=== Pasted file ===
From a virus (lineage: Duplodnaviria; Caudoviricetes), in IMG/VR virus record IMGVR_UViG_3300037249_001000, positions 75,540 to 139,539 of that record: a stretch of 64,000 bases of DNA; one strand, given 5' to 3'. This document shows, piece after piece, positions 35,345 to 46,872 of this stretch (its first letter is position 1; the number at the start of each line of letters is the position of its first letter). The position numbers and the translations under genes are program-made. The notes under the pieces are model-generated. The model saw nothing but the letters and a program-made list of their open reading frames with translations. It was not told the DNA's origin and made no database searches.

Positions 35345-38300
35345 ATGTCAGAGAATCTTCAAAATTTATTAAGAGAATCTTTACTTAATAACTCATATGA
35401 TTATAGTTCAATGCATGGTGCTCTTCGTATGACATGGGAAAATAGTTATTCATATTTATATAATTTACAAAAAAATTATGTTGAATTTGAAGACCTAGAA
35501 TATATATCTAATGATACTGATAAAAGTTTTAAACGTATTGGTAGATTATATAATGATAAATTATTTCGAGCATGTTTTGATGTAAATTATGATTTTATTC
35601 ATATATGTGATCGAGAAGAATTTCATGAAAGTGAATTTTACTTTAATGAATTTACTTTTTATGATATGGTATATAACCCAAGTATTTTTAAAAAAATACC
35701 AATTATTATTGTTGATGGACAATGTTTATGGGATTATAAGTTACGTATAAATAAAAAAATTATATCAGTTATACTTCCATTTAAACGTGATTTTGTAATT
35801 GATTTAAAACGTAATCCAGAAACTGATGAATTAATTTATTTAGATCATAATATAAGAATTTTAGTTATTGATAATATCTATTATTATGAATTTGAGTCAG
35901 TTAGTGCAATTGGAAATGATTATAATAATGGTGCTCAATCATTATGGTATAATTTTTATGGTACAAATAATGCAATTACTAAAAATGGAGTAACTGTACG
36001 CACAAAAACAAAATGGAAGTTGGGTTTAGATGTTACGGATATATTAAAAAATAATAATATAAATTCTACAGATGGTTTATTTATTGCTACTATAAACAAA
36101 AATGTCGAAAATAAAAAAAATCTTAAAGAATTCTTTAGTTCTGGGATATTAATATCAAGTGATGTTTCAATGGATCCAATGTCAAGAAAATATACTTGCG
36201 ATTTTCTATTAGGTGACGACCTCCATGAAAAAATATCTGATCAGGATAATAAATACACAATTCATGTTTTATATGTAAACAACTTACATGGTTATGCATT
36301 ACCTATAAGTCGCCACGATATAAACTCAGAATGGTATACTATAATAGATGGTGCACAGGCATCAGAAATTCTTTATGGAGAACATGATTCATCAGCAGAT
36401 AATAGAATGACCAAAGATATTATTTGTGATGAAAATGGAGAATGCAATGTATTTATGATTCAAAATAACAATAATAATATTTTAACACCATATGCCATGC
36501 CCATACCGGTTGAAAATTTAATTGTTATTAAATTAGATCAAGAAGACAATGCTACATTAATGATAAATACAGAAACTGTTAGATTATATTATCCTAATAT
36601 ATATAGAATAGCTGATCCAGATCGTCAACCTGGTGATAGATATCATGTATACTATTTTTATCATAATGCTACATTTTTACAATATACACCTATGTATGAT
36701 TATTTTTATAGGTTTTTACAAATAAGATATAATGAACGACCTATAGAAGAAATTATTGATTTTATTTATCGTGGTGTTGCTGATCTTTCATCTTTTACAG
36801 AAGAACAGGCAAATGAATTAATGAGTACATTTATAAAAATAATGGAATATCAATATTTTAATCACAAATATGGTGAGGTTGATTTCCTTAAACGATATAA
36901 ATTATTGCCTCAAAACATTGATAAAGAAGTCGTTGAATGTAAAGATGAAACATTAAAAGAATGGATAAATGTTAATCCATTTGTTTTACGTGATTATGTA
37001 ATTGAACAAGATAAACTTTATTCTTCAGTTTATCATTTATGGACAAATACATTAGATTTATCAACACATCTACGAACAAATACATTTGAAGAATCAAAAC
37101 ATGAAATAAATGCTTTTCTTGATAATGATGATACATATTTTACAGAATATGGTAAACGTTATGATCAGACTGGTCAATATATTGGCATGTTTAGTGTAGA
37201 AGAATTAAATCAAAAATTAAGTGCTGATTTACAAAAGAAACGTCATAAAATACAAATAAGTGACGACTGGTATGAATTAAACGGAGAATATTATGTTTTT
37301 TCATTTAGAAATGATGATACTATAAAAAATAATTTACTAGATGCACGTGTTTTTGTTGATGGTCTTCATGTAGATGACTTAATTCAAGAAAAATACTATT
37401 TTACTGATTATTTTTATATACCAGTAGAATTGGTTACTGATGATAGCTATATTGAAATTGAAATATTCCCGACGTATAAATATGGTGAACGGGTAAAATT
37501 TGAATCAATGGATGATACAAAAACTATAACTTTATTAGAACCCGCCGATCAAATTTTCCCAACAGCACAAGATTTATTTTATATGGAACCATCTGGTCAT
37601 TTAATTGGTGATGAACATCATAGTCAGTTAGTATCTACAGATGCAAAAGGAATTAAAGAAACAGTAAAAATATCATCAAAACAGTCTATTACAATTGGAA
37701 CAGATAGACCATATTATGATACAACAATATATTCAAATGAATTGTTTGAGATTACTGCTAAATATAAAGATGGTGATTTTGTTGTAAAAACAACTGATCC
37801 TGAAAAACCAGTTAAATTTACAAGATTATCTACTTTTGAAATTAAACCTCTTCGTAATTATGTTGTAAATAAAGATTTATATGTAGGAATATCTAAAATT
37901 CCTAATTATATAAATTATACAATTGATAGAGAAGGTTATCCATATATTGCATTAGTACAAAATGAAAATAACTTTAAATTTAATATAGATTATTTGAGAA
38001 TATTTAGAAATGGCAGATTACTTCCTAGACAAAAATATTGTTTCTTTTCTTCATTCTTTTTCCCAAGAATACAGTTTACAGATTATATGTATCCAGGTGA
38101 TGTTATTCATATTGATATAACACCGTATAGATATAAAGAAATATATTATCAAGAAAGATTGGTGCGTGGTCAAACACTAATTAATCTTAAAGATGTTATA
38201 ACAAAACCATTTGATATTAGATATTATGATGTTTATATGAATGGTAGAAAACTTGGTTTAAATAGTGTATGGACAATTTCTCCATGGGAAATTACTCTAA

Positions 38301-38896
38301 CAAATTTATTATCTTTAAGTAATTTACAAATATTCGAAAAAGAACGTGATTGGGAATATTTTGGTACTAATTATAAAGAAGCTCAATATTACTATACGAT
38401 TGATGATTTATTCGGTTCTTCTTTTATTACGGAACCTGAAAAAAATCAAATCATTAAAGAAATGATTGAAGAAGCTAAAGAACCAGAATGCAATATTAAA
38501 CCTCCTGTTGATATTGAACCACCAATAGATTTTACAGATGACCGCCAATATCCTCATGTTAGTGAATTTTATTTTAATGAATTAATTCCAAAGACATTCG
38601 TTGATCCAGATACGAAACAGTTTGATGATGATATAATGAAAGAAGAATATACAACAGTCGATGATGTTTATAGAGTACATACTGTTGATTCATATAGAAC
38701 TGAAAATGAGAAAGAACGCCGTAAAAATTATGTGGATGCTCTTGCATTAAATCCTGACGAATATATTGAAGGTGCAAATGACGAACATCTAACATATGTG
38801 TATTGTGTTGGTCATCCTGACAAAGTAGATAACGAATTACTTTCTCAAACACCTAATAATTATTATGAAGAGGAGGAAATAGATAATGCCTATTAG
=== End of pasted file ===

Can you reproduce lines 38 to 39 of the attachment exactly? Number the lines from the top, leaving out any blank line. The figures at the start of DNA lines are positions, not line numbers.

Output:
38701 TGAAAATGAGAAAGAACGCCGTAAAAATTATGTGGATGCTCTTGCATTAAATCCTGACGAATATATTGAAGGTGCAAATGACGAACATCTAACATATGTG
38801 TATTGTGTTGGTCATCCTGACAAAGTAGATAACGAATTACTTTCTCAAACACCTAATAATTATTATGAAGAGGAGGAAATAGATAATGCCTATTAG